If you are living in Japan or you’re about to move there, the intermediate level will be so useful that you won’t even need a native speaker to help you get by. For example, after living in Akita for about 7 months, I decided to move to Tokyo. Of course, one of the things you have to do when you move to a different city in Japan, is to update your residence card (在留 - zairyu), national health insurance (国民健康保険 - kokumin kenkou hoken), and “My number”. As soon as you update your zairyu, you can also open a new bank account with your local bank, which is also what I did.
Now, the reason why I’m saying this is because, even though you bring the right paperwork to your local city hall or civic centre, I firmly believe that having a low level or no knowledge of the Japanese language is barely enough to get you by. From my experience, one thing that they will ask you at these kinds of places is your purpose of being there, and trust me, is not a simple “one-word-answer”. Especially in my situation as they don’t get foreigners very often who want to update their residence cards.
It’s true that nowadays in big cities such as Tokyo or Osaka where you can find huge concentrations of foreigners, city halls do provide a lot of the information in English (as well as in Portuguese, Korean and Chinese Madarin). However, most office clerks cannot speak english at all (or maybe just a tiny bit). When I went to my local civic centre, I only brought the necessary documentation but I didn't prepare any phrases or anything like that since you can’t really prepare for the questions that they may ask you. Also, conversationally speaking, I was quite capable so I didn’t see that much point in preparing.
Luckily for me however, I was at the right level of Japanese for me to go through these things by myself. The language skills that you would need to be ready for when going through a particular situation such as this one are: listening, speaking, and kanji/vocabulary.
Listening and speaking of course since you will for sure, 100% have to communicate with an office clerk when you’d go through any form of documentation. At the time, I was much better at casual speech rather than formal (which is odd because when I started learning Japanese, I first had to learn the polite way of speaking first). In any form of customer service in Japan, they will always use the humble form (maybe formal if you’re a foreigner and so that it’s easier) to communicate with you. Then, the way you would reply would be by using the polite form. So I did struggle a little bit as I wasn’t used to it since I mostly speak with Japanese friends in an informal way. But I managed since I could understand the key words that they used and such. As for kanji/vocabulary, you will need to fill out for forms, and maybe even read and sign contracts (which are only available in Japanese).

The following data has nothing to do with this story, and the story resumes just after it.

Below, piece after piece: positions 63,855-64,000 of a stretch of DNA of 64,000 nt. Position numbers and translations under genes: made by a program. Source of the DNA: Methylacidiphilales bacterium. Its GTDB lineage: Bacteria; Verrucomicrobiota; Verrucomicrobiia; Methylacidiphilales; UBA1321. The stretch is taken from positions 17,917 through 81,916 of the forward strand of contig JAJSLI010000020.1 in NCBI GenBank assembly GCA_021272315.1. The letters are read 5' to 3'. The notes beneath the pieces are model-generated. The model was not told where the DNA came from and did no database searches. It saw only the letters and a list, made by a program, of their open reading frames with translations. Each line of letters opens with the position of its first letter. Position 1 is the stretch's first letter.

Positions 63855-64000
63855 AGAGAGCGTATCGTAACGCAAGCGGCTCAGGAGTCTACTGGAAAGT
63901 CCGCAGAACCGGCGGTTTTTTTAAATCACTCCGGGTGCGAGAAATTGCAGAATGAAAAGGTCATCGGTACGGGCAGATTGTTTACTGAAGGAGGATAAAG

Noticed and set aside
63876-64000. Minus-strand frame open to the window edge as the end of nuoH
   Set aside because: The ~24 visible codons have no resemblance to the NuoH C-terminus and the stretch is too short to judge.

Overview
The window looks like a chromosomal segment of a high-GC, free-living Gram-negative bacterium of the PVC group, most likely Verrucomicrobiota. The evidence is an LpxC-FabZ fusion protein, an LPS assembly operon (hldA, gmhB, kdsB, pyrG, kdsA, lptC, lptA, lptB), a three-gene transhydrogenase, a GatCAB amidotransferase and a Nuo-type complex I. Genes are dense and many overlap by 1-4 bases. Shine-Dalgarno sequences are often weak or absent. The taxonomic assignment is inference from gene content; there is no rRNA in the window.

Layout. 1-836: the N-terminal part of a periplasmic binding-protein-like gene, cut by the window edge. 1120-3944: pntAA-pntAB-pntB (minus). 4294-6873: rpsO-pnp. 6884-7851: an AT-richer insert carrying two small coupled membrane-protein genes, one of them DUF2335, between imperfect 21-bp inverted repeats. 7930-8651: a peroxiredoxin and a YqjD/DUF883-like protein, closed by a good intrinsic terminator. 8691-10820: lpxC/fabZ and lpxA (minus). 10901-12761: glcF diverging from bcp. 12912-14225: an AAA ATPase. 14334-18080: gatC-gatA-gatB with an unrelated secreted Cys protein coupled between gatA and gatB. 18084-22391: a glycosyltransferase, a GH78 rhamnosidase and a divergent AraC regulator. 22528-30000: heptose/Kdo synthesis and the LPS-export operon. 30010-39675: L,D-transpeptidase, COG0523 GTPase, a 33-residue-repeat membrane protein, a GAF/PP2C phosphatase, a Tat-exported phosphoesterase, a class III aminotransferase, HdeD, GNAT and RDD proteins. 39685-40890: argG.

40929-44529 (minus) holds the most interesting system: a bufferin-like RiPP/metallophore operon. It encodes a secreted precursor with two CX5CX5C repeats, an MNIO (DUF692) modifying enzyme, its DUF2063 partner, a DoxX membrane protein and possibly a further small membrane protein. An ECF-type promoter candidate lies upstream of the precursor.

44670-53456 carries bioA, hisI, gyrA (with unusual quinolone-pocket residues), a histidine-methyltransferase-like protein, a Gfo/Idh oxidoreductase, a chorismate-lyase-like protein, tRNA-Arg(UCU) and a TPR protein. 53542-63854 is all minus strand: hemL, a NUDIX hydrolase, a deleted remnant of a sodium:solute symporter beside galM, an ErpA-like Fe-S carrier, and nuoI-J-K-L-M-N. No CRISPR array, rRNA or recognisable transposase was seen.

I know I went off on a tangent on this part, but I wanted to give you a full insight on why it’s important or useful to be at an intermediate level. Especially when you live in Japan. As the saying goes, “when in Rome, do what the Romans do.”
Being at an intermediate level can open many different opportunities in the world of work. If you want to live and work in Japan or for a Japanese company in your own country, having an intermediate level will come in very handy. Most international companies won’t require you to have any proficiency in the language. That is to say that some of them, as well as some Japanese companies, may require you to have at least N3 level because you might have to communicate with your Japanese counterpart. Although, other companies (both international and Japanese companies) would rather look for people with N2 level which indicates that you understand business level Japanese. Some companies may even ask for the BJT (Business Japanese Proficiency) which is only useful for business japanese language context and nothing else.
For example, I have a friend that, with an N3 level, he started working as a hotel receptionist in Osaka (with a degree but without prior experience). After a couple of years, he became a hotel manager, and after, he managed to get a job at a company in Tokyo. He managed to get really far with just low-intermediate. However, by being at an intermediate level, you wouldn’t be able to work at a small/mid-size Japanese company. You would need a much higher level than that. Another area that you would also need to be at a higher level of Japanese, is teaching at a school or university (to teach other subjects other than english of course).
Check out our article for information about Japanese Visas.